Everyone has their own special way of staying organized. You might cover your desk with sticky notes, jot your tasks down in a bullet journal, or depend on some kind of productivity software.
But even so, there are days where you feel overwhelmed with the amount of to-dos, neverending emails, and pressing deadlines.
Now imagine that same scenario, but you’re the CEO of a multimillion-dollar company.
Super busy CEOs can’t afford to mess up a date or forget a deadline, so they follow certain systems to manage their workflows. Here are six of their most creative tips for you to make good use of.
1. Theme your days
Jack Dorsey, CEO of Square and chairman of Twitter, shared how he balances the workload of his two large companies at a Techonomy event. Dorsey essentially gives each day of the week a “theme.”
Mondays are for management, Tuesdays are for products, Wednesdays are for marketing — you get the idea. Not only does it keep him organized, not having to do everything in one day likely keeps him sane too.
This is a fantastic idea for busy freelancers or serial entrepreneurs with diverse projects on their hands. Plus, a Harvard study reported that we’re actually happier when we’re fully focused on just one thing.
2. Dedicate a specific time to certain tasks
While Elon Musk finds it more convenient to answer emails in between invoices or even during family time, many CEOs prefer a different approach.
Anirban Bardalaye, CEO of VaycayHero, told Inc that he pushes all admin tasks to Tuesdays at 11 p.m. It’s not during meetings, work, or family time. It also lets him cut out these tedious tasks from eating up his precious time at the office. Sounds like a win-win.
3. Use a voice alarm
Stephen Quinn, CEO of Jobbio, found that he stopped missing deadlines throughout the day once he turned on the “Mac voice”. It’s a sort of Siri for your laptop that announces the time every hour.
If you’re as insanely busy as Quinn, then this feature will help you snap out of whatever your doing and realize if it’s time to move onto something else. It also breaks up the day and pushes you to get more done within the hour. As a bonus, it’ll remind you when it’s time for your lunch break.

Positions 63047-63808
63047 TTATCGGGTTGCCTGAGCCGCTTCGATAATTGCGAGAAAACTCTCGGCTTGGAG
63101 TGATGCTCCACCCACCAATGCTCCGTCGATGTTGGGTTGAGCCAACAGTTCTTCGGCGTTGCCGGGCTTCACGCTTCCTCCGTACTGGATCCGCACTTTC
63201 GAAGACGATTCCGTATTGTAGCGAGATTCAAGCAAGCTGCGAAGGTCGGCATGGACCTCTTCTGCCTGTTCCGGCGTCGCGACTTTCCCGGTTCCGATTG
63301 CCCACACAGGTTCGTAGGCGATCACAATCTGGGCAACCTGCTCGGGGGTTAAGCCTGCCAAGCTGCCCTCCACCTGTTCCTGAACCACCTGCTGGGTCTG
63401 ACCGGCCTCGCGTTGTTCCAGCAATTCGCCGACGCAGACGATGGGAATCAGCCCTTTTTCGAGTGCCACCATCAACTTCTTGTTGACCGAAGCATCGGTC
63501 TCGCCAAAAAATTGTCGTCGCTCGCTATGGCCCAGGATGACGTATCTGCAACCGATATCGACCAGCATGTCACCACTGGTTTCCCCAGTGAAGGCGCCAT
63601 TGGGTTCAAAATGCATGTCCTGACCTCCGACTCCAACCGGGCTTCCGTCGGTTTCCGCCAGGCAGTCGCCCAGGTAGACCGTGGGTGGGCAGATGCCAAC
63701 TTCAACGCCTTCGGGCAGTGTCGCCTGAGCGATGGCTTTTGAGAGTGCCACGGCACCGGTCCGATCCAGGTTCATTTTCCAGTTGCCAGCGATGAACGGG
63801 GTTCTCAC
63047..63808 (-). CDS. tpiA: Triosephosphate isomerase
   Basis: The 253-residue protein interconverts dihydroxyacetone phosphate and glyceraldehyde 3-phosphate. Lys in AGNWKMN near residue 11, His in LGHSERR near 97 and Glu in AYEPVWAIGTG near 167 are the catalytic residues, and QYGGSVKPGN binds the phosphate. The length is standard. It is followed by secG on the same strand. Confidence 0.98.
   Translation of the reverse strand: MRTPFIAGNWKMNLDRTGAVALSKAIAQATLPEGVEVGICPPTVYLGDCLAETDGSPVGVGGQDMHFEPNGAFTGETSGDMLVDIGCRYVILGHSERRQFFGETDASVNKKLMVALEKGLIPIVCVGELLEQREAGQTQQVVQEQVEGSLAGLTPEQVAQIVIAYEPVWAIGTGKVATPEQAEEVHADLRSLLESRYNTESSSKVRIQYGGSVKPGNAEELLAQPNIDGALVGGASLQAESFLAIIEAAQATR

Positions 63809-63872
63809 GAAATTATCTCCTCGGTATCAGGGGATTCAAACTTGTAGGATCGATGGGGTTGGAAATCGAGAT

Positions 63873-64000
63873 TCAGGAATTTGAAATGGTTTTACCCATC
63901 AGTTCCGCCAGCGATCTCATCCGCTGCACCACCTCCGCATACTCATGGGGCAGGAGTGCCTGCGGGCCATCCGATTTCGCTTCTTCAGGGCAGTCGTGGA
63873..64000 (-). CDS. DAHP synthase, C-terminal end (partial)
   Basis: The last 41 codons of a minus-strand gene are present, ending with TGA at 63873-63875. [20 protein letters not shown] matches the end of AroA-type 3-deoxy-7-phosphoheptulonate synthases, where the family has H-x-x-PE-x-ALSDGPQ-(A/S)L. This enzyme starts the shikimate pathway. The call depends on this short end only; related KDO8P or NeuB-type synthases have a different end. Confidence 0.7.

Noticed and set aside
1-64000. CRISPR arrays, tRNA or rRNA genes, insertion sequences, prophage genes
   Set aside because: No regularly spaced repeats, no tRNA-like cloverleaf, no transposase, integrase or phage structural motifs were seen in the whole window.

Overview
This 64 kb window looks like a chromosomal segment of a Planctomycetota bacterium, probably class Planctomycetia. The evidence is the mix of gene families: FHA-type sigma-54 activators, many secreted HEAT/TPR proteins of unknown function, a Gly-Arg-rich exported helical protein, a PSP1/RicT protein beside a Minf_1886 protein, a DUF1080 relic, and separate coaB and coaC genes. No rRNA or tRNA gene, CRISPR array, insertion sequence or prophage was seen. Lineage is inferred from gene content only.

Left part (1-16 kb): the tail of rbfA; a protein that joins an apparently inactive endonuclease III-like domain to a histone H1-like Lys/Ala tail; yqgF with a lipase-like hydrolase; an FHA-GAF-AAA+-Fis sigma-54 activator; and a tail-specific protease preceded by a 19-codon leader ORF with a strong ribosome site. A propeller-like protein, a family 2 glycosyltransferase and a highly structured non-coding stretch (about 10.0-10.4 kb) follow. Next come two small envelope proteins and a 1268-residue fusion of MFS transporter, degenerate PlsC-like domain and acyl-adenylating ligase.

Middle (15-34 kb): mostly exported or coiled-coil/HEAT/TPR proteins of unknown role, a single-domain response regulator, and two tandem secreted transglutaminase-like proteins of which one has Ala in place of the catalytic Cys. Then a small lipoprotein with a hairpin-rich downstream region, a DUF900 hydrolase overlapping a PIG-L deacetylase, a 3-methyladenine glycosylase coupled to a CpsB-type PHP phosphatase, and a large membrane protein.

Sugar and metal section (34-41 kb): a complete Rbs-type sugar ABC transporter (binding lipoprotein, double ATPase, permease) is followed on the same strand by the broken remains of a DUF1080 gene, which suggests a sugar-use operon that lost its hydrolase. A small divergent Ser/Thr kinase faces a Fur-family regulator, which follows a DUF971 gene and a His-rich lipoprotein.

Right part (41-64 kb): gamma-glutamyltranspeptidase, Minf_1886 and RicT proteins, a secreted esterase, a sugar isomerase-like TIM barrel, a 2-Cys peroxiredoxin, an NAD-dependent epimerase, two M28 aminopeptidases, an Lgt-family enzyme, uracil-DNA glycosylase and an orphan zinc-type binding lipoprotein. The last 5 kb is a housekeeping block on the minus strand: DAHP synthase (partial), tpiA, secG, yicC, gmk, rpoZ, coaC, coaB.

Want to join the jump-when-your-Mac-suddenly-talks club? Here’s how to activate it.
4. Color code your schedule
Meetings are marked in turquoise if they’re with customers or partners, yellow if they’re for strategy reviews, and purple if they’re with media or investors. This way he gets an instant, visual heads-up depending on, say, how many purples he has for the day.
Zappos CEO Tony Hsieh was beyond tired of losing sleep over the 1000+ emails piling into his inbox every day. That is until he came up with the “yesterbox” technique.
In a blog post, Hsieh explains the basic idea: Deal with your emails the next morning, so you can start the day knowing just how many emails you have to go through.
Here’s how you do it. Every morning, block out a few hours to respond/forward/delete yesterday’s emails and clear your inbox (hence the name “yesterbox”). You’ll feel accomplished when you’re done, and you’ll also be free from dealing with emails for the rest of the day.
It sounds like a bizarre approach, but Hsieh swears that it has actually made him more productive. By dealing with every email the next morning, everyone gets a response a day after they contact him. Not days or weeks later, when he finally gets the energy to go through 4000+ emails.
6. Prioritize yourself
This sounds unhelpful at first, but it makes sense once you remember all those days when you woke up feeling sluggish and your productivity for the day took a massive hit. When you’re not at your best, your organizational skills won’t be either.
According to Inc, Anthony Alfieri, CEO of the Flips messaging app, firmly believes in self-motivation to keep himself focused and organized. At home, he has nine Post-it notes on his mirror with negative things people have told him. On top of each note, he placed a new note that reads, “Yes you can.” Well, that’s certainly one way to get motivated every morning.
So there you have it. Give one of these tips a try if you’re still struggling to adopt any of the usual organizational tips you see touted in just about every productivity article. You may find it leads to developing your very own creative habits. As American author Orison Swett Marden once said:
A good system shortens the road to the goal.